Florida Family State Parks
Florida Family State Parks
It’s a great time of year to enjoy camping, hiking trails and more before the summer heat arrives in Florida! We have some beautiful State Parks in Florida and below are a list of some of the parks that our friends at Orlando Weekly have put together for your family to enjoy! We hope you’re able to get out and enjoy some of these beautiful spots with your family! Florida Family State Parks
Anastasia State Park
300 Anastasia Park Road, St. Augustine, Fla. 32080 | 904-461-2033
Anastasia State Park includes 1,600 acres of rich ecosystems and abundant wildlife. Explore up to four miles of pristine beach, the estuarine tidal marsh teeming with plant and animal life, or the self-guided nature trail which takes you through the maritime hammock and onto ancient sand dunes. You can also visit the Coquina Quarry, an archaeological site where coquina rock was mined to help construct the nearby Castillo de San Marcos National Monument, earning it a spot on the National Register of Historic Places.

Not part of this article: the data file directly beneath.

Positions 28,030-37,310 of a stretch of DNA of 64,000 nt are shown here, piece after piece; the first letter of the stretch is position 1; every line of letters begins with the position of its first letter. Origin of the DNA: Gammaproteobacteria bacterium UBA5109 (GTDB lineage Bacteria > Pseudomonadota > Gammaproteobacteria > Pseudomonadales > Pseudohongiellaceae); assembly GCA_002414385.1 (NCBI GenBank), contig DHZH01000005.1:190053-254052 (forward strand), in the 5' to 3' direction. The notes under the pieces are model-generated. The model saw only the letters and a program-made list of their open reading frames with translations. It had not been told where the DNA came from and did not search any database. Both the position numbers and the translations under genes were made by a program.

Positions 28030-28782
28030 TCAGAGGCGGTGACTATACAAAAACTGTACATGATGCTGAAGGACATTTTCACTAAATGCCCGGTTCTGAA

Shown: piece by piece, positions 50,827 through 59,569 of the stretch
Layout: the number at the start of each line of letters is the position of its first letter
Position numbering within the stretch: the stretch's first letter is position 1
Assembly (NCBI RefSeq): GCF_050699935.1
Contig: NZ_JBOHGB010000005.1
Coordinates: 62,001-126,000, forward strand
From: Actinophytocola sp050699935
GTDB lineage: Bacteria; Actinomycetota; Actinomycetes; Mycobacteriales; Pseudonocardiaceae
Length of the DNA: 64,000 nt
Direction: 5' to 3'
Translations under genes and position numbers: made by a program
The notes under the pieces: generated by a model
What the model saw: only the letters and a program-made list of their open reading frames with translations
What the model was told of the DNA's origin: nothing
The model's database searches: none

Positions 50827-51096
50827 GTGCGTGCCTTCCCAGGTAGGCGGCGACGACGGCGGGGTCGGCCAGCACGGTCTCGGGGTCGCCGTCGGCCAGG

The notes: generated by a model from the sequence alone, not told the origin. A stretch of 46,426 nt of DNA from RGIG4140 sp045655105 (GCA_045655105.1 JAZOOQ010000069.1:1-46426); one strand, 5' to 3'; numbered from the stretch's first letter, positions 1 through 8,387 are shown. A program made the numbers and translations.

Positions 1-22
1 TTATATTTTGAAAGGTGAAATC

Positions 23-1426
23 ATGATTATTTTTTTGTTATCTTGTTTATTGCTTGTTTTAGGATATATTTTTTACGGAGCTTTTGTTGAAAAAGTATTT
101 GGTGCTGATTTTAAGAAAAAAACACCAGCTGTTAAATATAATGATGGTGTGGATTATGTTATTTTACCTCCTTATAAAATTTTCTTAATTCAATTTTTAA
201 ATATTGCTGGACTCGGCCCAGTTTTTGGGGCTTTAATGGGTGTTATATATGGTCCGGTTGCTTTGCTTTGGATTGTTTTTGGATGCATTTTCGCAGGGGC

At Anastasia, there are many recreational activities to enjoy including hiking, swimming, beachcombing, bird watching, and much more. The campground contains 139 campsites all located within the beautiful maritime hammock and just a short walk or bike ride from the beach.
Anastasia has concessions to provide guests with rental opportunities of bicycles, paddleboards, kayaks, sail boats and canoes. There is also a grill area and a small gift shop for visitors to take home an Anastasia memory. The grill location also provides Wi-Fi for visitors’ use.
Faver-Dykes State Park
400 E. Kelly Park Road, Apopka, Fla. 32712 | 407-254-1902
Noted for its pristine condition, this tranquil park borders Pellicer Creek as it winds along Florida’s east coast highways down to the Matanzas River. Pellicer Creek is a popular site for birding with more than one hundred bird species seen during spring and fall migrations. Songbirds, including the colorful wood warblers, along with eagles and falcons, return to nest at the park each year. Wading birds, such as egrets, wood storks, white ibis, and herons, feed in the tidal marshes and creeks. This peaceful park is also home to deer, turkeys, hawks, bobcats, and river otters. Fishing, picnicking, and nature walks are popular activities. Pellicer Creek is a Designated State Canoe Trail and visitors can rent canoes at the park. A full-facility campground is available for overnight stays. Located 15 miles south of St. Augustine near the intersection of I-95 and U.S. Highway 1.